This latest release from Jeremy Young is quite a different album from last year's eclectic Amaro, which is not surprising given the adventurous array of collaborators involved in the latter. This time, however, Young keeps things simple and solitary and the result is similarly stellar. In fact, this album amusingly calls to mind a sort of more punk/DIY/lo-fi Tim Hecker or Fennesz, as it is similarly fragmented and flickering, yet also sounds like Young just plugged a guitar straight into his amp and wove pure magic in his garage. In reality, the magic was a bit less spontaneous and supernatural, but that does not make the album any less beautiful. Much of the secret lies in the album's admirably literal title, as August Tape Sketches transforms Young's guitar sketches into complex and hallucinatory tape cut-ups that could reasonably be mistaken for the rough demo of a Kevin Shields ambient project. While I am not yet ready to proclaim that Young is a one-man My Bloody Valentine, I do feel confident in proclaiming that he is very good at stretching, bending, and warping guitar sounds in extremely cool ways.
The opening "Untitled (For Ernst)" provides a largely representative introduction to the album's aesthetic: stammering chord swells and a fragmented melodic hook languorously convulse and flicker for roughly two minutes, then vanish. The overall effect is quite "ambient," as the looping nature of the compositions lends itself nicely to hypnotic repetition, but the construction/deconstruction of Young's loopscapes is quite inventive and fascinating. On pieces like the opener and "Untitled (For Kelly)," the raw material seems like little more than a single chord or arpeggio pulled apart and exploded into its own artfully blurred and stuttering micro-galaxy. Those two pieces are both wonderful, but the strongest pieces tend to be the ones in which Young allows himself to stretch out into more song-like territory. To my ears, the centerpiece of the album is "Earlier Than Energy," which casts a warped and blissed-out spell evoking a Phllip Jeck cut-up of a great Slowdive outro.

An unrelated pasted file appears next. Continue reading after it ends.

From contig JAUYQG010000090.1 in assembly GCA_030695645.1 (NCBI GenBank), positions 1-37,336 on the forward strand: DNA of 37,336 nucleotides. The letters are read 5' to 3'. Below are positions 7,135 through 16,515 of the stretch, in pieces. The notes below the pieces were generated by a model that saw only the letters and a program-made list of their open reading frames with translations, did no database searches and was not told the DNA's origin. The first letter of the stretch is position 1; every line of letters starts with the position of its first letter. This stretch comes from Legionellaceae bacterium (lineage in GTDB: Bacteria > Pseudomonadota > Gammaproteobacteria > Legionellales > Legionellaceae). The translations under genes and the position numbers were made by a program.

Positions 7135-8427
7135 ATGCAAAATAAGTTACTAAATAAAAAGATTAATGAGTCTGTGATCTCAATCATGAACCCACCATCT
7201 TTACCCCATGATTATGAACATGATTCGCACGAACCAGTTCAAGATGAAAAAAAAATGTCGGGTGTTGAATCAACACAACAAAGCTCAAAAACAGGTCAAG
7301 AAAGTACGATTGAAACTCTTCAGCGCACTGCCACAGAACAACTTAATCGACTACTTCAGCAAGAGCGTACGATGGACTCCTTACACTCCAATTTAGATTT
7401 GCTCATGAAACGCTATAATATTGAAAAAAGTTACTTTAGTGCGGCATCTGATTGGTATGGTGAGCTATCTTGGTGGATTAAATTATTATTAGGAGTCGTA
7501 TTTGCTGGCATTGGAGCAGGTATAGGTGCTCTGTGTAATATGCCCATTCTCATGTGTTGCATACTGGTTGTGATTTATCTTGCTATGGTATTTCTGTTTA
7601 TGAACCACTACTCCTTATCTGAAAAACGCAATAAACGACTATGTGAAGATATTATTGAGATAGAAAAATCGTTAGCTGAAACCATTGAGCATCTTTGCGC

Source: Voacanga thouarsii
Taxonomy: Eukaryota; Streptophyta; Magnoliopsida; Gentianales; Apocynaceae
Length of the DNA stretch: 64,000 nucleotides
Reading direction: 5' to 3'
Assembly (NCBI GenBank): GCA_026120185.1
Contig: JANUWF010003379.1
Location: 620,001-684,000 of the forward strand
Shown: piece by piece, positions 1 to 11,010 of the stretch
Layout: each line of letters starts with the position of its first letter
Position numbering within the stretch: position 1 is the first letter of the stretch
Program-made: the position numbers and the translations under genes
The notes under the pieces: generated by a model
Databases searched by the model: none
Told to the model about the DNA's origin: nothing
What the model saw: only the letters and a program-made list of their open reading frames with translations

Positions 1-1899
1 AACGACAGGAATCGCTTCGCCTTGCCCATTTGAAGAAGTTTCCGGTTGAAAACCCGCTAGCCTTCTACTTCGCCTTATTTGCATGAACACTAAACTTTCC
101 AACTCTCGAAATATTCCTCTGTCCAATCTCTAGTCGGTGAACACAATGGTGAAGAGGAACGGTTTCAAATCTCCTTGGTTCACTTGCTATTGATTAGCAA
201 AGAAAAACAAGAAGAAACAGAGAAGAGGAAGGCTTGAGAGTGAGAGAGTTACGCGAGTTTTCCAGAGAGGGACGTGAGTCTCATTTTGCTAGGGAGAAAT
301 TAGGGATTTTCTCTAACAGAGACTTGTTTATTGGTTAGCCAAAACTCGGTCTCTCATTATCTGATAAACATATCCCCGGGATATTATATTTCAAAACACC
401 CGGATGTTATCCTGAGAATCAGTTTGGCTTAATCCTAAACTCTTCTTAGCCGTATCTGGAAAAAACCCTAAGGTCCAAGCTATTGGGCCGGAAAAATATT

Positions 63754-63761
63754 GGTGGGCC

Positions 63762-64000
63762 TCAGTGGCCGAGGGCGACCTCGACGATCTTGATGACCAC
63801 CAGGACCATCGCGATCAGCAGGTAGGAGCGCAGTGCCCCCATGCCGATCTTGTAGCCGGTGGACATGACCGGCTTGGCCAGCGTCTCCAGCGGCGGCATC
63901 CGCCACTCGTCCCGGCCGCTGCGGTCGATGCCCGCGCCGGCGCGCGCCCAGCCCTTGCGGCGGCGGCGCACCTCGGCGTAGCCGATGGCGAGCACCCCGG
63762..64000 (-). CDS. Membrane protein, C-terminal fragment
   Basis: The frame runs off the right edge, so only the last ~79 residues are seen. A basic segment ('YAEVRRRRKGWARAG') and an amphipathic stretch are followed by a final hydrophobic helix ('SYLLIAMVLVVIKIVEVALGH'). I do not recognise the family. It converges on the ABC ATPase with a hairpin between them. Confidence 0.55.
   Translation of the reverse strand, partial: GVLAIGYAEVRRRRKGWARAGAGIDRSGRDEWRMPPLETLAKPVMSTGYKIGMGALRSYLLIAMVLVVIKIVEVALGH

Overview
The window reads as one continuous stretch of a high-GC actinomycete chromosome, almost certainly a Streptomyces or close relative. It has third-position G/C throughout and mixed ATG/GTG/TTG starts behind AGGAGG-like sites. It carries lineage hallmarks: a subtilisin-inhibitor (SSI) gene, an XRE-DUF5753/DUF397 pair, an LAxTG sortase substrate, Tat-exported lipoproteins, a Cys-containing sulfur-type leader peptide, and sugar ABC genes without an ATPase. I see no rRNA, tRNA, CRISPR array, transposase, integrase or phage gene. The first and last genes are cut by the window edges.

The epic, slow-burning "Delphinium" is a quiet masterpiece in its own right, however, resembling a ghostly trumpet solo wending its way through gently lapping waves of broken, flickering arpeggios. Fittingly, the following "August" could easily pass for a cannibalized fragment of its predecessor, as Young again combines shoegaze guitar washes with turntable-esque flourishes of speeding/slowing/warped tape loops. I am also quite fond of the closing "Bloom/Wilt," which resembles a twinkling constellation of stars scattered across a cold night sky that lazily undulates, bulges, and stretches in a supernatural transcendence of earthly physics. Nearly every single piece on the album is quite good, however, and I am curious about how much source material Young actually used for these collages. If I was told that the whole album originated from a single two-minute snippet of guitar improv, I would probably believe it (and be even more impressed by the finished result). August Tape Sketches truly does not sound like any other "experimental guitar" album that I have heard, as Young has an unusually strong melodic sensibility for someone so intent on mindfuckery and I was surprised by how much I loved the clean, resonant guitar sound at the heart of it all.
At its best, August Tape Sketches feels like some kind of zen masterpiece in which immersive sound worlds blossom forth from just a single chiming and stammering moment suspended in time.